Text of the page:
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Powered by a Smartphone, a Dongle Rapidly Diagnoses Infectious Diseases

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The dongle, containing a microfluidic chip, is powered by plugging into a smartphone's audio jack. | Samiksha Nayak

A smartphone can now perform rapid diagnostic tests for HIV and syphilis, thanks to a new dongle, which was successfully field-tested in Rwanda. With accuracy that rivals the current gold standard of diagnostics, the dongle, a small piece of computer hardware, could help scale up early detection of these diseases in resource-limited or field clinics.

Diagnostic tests are critical to prevention and early treatment of disease but often require expensive laboratory equipment. To make diagnostics cheaper and more accessible, Samuel Sia and colleagues from Columbia University coupled a microfluidic chip with a smartphone to design a lab-on-a-chip dongle.

"Instead of having to do everything in a hospital, which is very expensive and infrastructure-heavy, you can now decentralize these services and bring them to the patient," said Sia, senior author of the study.

The findings are published in the 4 February issue of Science Translational Medicine.

The device simultaneously tests a blood sample for HIV and both active and latent syphilis. It mimics the enzyme-linked immunosorbent assay (ELISA), the leading lab-based diagnostic, which detects antibodies for diseases in the blood. Thanks to its cheap components, such as the plastic microfluidic cassette, the dongle's manufacturing cost is only $34, compared to $18,000 or more for ELISA.

Replicating a full laboratory test on a chip "requires miniaturizing a variety of components — mechanical component, electronic component, optical component," said Sia. "It's really coming up with an entire package that could work with a smartphone."

The dongle draws all the power it needs to run when it is plugged into the smartphone's audio jack. It also comes with software or an "app" that provides instructions on the screen.

"What we really aimed for in the design of the dongle was something with a very simple user interface…so that anybody can use it," said Tiffany Guo from Columbia University.

 
Researchers show how the dongle works, from finger prick to phone plug-in to test results. | Tiffany Guo and Tassaneewan Laksanasopin

With minimal training, Rwandan health care workers used the tool to test blood finger-pricked from 96 patients, many of whom were women at risk of transmitting HIV or syphilis to their children.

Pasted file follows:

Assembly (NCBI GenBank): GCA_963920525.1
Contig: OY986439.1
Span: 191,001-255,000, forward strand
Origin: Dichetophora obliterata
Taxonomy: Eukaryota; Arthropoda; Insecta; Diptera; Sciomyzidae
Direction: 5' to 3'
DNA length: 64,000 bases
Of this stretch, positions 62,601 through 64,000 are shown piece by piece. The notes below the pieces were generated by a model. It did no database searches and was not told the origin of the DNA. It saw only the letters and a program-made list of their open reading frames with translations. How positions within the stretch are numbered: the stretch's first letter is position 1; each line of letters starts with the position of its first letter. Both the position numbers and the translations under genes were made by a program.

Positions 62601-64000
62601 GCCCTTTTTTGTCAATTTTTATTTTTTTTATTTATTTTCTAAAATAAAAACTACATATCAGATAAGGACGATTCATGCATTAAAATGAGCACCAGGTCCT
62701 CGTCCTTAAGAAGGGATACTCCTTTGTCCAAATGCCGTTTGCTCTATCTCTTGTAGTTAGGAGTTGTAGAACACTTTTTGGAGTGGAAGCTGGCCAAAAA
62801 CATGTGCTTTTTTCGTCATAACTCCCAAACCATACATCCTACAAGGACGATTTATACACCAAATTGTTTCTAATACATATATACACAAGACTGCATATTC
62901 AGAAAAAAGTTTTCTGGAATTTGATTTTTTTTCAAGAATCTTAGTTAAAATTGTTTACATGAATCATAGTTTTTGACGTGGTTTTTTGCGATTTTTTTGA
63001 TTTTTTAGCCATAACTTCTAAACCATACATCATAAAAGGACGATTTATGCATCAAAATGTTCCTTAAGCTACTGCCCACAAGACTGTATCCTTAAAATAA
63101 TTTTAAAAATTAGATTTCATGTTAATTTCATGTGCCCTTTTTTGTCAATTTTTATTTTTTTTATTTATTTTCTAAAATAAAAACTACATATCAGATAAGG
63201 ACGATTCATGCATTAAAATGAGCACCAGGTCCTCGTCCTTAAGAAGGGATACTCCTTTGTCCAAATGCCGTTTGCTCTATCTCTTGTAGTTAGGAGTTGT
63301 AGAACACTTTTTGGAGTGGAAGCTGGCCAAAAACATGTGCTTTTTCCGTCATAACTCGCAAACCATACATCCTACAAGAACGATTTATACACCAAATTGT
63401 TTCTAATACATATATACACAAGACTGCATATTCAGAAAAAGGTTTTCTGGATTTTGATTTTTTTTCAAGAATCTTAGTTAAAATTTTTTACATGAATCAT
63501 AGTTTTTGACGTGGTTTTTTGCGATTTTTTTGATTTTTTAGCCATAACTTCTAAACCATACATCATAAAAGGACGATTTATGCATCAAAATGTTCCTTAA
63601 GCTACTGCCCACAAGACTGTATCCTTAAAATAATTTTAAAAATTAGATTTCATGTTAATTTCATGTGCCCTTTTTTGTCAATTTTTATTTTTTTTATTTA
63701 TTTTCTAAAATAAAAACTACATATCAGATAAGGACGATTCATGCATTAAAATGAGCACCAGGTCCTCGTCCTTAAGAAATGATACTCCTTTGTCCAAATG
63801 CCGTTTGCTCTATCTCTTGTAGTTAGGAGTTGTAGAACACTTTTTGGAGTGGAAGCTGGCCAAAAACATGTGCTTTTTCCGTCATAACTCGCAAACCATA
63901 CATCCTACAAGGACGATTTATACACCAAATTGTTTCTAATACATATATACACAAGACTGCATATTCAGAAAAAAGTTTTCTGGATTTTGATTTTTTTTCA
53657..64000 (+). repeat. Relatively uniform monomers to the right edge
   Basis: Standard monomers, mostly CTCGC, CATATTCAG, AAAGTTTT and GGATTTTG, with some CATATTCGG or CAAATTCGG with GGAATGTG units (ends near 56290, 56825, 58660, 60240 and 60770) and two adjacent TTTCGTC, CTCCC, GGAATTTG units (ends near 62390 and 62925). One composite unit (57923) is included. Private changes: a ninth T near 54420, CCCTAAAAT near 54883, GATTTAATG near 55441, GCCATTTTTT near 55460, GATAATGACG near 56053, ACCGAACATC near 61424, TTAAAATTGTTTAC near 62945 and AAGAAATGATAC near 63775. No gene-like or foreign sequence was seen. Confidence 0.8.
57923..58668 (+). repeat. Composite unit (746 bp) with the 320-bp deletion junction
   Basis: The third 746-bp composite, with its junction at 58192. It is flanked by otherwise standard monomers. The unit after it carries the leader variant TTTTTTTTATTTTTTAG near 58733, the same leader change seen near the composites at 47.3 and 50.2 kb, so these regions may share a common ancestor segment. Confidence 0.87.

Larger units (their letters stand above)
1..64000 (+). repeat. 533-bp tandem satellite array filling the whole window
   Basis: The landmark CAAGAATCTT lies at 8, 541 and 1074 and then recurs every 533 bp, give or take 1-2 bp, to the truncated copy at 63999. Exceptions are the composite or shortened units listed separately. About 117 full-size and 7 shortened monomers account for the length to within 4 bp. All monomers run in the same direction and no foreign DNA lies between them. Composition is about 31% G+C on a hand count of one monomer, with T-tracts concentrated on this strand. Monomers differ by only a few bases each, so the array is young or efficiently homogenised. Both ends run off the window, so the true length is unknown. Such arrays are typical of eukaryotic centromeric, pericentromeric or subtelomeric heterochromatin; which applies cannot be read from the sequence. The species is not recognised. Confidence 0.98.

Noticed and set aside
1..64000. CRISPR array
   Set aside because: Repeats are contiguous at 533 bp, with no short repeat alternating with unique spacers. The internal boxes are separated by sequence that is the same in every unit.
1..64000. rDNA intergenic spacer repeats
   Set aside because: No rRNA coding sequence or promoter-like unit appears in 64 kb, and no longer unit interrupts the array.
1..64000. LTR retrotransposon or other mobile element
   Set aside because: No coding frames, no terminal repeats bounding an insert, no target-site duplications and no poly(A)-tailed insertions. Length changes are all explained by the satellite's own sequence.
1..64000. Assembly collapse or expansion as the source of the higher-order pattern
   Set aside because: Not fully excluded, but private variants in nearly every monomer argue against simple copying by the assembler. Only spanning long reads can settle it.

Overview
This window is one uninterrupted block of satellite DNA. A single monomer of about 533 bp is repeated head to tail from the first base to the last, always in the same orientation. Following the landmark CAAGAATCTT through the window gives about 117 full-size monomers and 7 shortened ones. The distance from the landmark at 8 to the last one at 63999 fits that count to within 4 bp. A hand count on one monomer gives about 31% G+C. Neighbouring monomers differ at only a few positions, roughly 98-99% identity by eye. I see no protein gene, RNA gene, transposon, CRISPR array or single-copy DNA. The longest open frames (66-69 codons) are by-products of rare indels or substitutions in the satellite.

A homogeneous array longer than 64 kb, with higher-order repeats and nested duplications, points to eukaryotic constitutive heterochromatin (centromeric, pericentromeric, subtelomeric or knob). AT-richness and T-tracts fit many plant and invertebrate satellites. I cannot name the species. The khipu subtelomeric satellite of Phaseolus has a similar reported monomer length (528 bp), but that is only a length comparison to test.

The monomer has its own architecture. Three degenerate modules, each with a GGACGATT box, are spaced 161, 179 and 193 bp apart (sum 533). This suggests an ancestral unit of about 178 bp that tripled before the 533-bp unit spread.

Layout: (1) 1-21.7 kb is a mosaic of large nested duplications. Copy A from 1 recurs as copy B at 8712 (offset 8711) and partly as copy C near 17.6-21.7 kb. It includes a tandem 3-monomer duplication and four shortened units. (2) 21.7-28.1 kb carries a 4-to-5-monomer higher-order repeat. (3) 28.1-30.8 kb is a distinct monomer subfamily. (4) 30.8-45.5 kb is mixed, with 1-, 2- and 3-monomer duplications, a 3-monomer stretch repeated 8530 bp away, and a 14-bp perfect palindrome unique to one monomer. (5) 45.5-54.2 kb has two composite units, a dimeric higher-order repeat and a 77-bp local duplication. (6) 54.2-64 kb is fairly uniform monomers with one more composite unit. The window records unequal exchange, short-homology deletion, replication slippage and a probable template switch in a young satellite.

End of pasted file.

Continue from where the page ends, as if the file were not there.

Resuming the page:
The device performed almost as well as the ELISA test and delivered results on the phone screen within 15 minutes. Nearly all patients preferred the dongle to lab-based tests, which could take two or more hours.

"It is too early to say that this device is going to be adopted in Rwanda widely, but these results are impressive and may inform a number of policy reviews," said Sabin Nsanzimana from the Ministry of Health in Rwanda, also an author of the study.

The researchers are continuing to improve and streamline the device. "We still have to tweak some parameters to get a better performance," said Tassaneewan Laksanasopin from Columbia University. For instance, the current setup requires the user to manually initiate the second half of the diagnostic test. "We will get rid of that step to make it a truly plug-and-play platform," said Laksanasopin.

According to Sia, they are planning a larger-scale clinical trial in hopes of getting the device approved by the World Health Organization and on the market in developing countries.

The researchers are also exploring ways to adapt the technology for consumer health in the United States and Europe, said Sia. The device can potentially be redesigned for a host of other applications, from diagnosing cancer to monitoring diabetes and hormone levels.

"Core health services on the smartphone may be the start of seeing the health care system being transformed in a fundamental way," said Sia.

Author

Jean Mendoza

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